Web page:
American Renaissance

U.S. Agents Trying to Find 400,000 For Deportation

Federal authorities are beginning an extensive search for illegal immigrants who evade U.S. deportation orders.

Alfonso Chardy, (Miami), Mar. 14

Federal immigration officials, in a significant strategy shift that is sending shudders through immigrant communities, are for the first time aggressively tracking down foreign nationals who have been ordered deported but who have managed to evade capture.

Under a plan dubbed Endgame, teams of federal agents are being deployed to hunt down more than 400,000 illegal immigrants so they can be expelled from the United States.

Since the program began eight months ago, more than 7,000 people have been detained across the country, including 427 in Florida. Federal officials have set an ambitious goal: to deport all ”absconders,” as immigration agents refer to them, within 10 years.

But the stepped-up enforcement has raised alarms among immigration lawyers and activists.

They say that faulty information in old immigration files, backlogs in processing applications, misplaced records, wrong addresses and misspelled names have led agents to arrest people who were not even aware that final deportation orders had been issued against them and others who had become legal residents.

Indeed, a recent Justice Department internal investigation skewered the immigration service for shoddy record-keeping.

“We found name discrepancies, . . . nationality discrepancies, and case-file number discrepancies,” investigators from the inspector general’s office at the Justice Department wrote in their report.

Endgame marks a major departure from past practices when foreign nationals who absconded and had no criminal conviction were either left alone or detained only when — by chance — they came in contact with authorities.


“Absconders were a low priority,” said a senior federal immigration official familiar with the program.

But the laissez-faire approach ended after the Sept. 11 terrorist attacks led to a variety of new measures designed to tighten immigration controls.

“’It’s a change in attitude to show that we as a government are serious about enforcing immigration laws on the books,” the official said. “Otherwise, people would continue to abuse the system.”

But Endgame has angered advocates for immigrants. They say the dragnet is ensnaring innocent people or hard-working people who are simply trying to support themselves and their families.

“Immigration had previously stated that their priority . . . was criminal aliens and those that posed a threat to the national security,” said Miami immigration attorney Jorge Rivera. “It is unfortunate that Immigration is targeting families . . . that do not have any prior arrests and therefore do not pose any threat or danger to the community. Many of these families have significant ties to the United States and would suffer extreme hardship if they were deported.”

In one prominent case, first reported in The New York Times last month, a retired Russian astrophysicist, Professor Anatoly Bogudlov, was nabbed at Kennedy Airport in February as he returned from Moscow.

The 65-year-old Bogudlov, a permanent U.S. resident, had requested asylum in 1992 but did not appear for his 1999 hearing.

The case was referred to an immigration judge, who ordered him deported in absentia.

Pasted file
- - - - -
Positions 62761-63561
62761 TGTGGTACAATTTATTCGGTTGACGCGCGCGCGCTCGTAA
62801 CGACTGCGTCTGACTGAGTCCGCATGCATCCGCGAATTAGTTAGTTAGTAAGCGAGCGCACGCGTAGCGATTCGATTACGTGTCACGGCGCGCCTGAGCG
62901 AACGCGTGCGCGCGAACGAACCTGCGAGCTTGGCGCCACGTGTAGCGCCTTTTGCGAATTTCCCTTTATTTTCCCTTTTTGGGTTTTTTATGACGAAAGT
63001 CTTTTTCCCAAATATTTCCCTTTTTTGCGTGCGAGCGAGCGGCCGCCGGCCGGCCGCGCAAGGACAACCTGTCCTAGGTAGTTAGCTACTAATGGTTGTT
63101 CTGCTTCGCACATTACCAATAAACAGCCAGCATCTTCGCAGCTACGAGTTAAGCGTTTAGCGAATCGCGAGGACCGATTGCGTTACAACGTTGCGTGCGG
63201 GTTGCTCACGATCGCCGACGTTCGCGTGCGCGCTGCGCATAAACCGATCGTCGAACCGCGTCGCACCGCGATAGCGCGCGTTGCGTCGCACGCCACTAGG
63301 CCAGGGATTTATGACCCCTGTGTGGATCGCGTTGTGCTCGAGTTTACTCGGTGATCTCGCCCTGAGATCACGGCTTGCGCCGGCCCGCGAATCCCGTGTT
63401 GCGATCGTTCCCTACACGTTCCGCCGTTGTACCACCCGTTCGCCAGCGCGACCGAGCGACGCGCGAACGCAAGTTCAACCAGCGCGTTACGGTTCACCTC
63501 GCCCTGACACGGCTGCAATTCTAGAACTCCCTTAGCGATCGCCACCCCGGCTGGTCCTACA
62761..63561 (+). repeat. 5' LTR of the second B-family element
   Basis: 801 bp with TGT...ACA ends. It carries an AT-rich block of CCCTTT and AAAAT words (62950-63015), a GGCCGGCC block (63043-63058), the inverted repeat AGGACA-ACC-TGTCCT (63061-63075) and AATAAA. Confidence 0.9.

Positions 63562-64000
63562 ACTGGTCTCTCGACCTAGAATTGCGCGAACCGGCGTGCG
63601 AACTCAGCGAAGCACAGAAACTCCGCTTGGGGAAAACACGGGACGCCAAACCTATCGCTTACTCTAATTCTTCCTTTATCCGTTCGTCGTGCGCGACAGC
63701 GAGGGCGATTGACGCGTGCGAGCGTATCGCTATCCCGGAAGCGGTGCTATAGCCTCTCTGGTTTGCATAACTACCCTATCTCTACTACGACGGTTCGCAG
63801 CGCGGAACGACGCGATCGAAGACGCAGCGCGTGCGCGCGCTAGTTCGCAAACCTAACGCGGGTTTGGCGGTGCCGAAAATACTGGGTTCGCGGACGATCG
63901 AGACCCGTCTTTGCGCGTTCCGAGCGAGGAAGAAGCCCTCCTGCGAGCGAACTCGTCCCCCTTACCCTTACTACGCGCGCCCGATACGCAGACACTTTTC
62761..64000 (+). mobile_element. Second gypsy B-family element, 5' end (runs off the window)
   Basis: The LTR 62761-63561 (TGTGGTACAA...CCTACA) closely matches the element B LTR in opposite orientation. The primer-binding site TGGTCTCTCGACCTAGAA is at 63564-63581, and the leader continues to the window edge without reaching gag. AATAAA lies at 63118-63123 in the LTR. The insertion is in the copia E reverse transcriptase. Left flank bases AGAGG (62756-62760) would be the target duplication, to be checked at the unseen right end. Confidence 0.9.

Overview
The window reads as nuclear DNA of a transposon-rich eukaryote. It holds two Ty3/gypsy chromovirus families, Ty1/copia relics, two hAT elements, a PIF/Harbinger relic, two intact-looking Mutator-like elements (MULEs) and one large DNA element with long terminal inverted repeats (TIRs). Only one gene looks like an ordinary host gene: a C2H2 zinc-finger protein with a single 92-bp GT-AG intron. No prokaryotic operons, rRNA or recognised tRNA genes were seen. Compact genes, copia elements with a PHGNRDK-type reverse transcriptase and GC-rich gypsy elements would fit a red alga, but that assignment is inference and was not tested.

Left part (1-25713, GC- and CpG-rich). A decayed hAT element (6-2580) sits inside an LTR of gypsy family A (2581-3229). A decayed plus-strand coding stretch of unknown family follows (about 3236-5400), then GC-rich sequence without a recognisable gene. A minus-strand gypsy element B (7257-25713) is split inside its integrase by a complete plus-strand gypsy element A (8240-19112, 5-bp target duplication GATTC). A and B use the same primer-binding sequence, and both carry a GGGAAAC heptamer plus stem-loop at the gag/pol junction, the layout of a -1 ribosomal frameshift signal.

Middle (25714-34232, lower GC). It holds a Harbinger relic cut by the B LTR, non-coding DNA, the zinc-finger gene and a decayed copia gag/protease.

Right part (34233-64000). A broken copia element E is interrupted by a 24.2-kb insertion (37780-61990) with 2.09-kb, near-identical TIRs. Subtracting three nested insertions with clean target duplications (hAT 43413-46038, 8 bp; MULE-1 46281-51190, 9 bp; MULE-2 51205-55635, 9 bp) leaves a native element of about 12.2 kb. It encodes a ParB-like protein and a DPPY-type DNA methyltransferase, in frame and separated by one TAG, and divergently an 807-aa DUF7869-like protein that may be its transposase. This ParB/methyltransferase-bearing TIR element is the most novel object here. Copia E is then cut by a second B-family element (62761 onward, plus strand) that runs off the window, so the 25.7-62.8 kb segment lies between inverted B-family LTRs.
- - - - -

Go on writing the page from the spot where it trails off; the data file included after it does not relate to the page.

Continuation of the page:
Bogudlov was not aware of the order because he had not received notification about his case. The notification was sent to the wrong address. Bogudlov was released from custody shortly before the newspaper report appeared but still faces deportation.

A Peruvian couple from Hollywood, the Sandivars, were deported Feb. 6 after agents tracked down Lourdes Sandivar and arrested her for evading a final order of deportation.

Hours later, agents arrested her husband, José, as he rushed home after learning that his wife had been detained. He also had a pending deportation order.

Lourdes Sandivar, in a telephone interview from Lima, said she thought the order was in error because her husband had a valid U.S. work permit.

The Sandivars have two U.S.-born children, 5 and 6. One is mentally disabled. But having U.S.-born children does not provide legal guarantees to people with final deportation orders, so the entire family was sent to Peru.


In December, the National Council of La Raza and other civil and immigrant rights groups sued the Justice Department for adding the names of absconders to the National Crime Information Center database.

Many police officers routinely access the database when running background checks on suspects and on people stopped for traffic violations.

Activists say that before deporting people, federal immigration officials should, on a case-by-case basis, make sure that there are no compelling reasons, such as U.S.-born children, to allow them to remain in the United States.


The addition of absconders to the national criminal database was one of the first steps taken to toughen immigration laws after Sept. 11, 2001.

At the time, however, immigration officials said they were not taking active measures to track them down — other than to encourage local law-enforcement agencies to check the database in the course of routine police work.

But immigration officials shifted tactics last year when the Justice Department’s inspector general criticized the office of detention and removal for failing to deport large numbers of immigrants who had final deportation orders.

Central to Endgame are so-called ”fugitive teams” of immigration detectives responsible for locating and arresting absconders. Already, several such teams have been deployed around Florida to find the thousands of fugitives believed to be living in the state, said Kim Boulia, acting deputy director of the field office for detention and removal operations in Miami.